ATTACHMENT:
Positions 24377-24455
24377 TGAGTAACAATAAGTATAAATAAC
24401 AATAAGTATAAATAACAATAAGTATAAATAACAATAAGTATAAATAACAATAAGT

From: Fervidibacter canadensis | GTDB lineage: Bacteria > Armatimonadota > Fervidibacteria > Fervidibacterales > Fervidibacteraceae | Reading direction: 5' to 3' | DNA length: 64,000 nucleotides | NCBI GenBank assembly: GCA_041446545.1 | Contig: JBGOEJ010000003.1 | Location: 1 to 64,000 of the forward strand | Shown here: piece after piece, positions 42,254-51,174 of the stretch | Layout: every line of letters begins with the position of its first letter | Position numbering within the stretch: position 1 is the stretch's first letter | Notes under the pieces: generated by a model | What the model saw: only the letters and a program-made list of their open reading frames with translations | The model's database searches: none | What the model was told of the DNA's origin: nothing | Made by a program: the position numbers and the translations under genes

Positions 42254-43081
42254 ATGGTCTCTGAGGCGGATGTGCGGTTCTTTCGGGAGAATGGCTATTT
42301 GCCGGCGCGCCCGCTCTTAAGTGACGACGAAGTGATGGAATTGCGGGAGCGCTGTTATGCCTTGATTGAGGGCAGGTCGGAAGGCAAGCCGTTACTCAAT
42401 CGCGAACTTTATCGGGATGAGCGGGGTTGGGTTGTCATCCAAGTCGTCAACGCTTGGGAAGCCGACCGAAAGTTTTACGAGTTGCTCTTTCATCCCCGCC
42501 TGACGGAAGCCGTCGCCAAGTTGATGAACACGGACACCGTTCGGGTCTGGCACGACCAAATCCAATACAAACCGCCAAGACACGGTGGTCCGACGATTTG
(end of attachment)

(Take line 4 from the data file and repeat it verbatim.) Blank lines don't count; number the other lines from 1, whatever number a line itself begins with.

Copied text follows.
From: Fervidibacter canadensis | GTDB lineage: Bacteria > Armatimonadota > Fervidibacteria > Fervidibacterales > Fervidibacteraceae | Reading direction: 5' to 3' | DNA length: 64,000 nucleotides | NCBI GenBank assembly: GCA_041446545.1 | Contig: JBGOEJ010000003.1 | Location: 1 to 64,000 of the forward strand | Shown here: piece after piece, positions 42,254-51,174 of the stretch | Layout: every line of letters begins with the position of its first letter | Position numbering within the stretch: position 1 is the stretch's first letter | Notes under the pieces: generated by a model | What the model saw: only the letters and a program-made list of their open reading frames with translations | The model's database searches: none | What the model was told of the DNA's origin: nothing | Made by a program: the position numbers and the translations under genes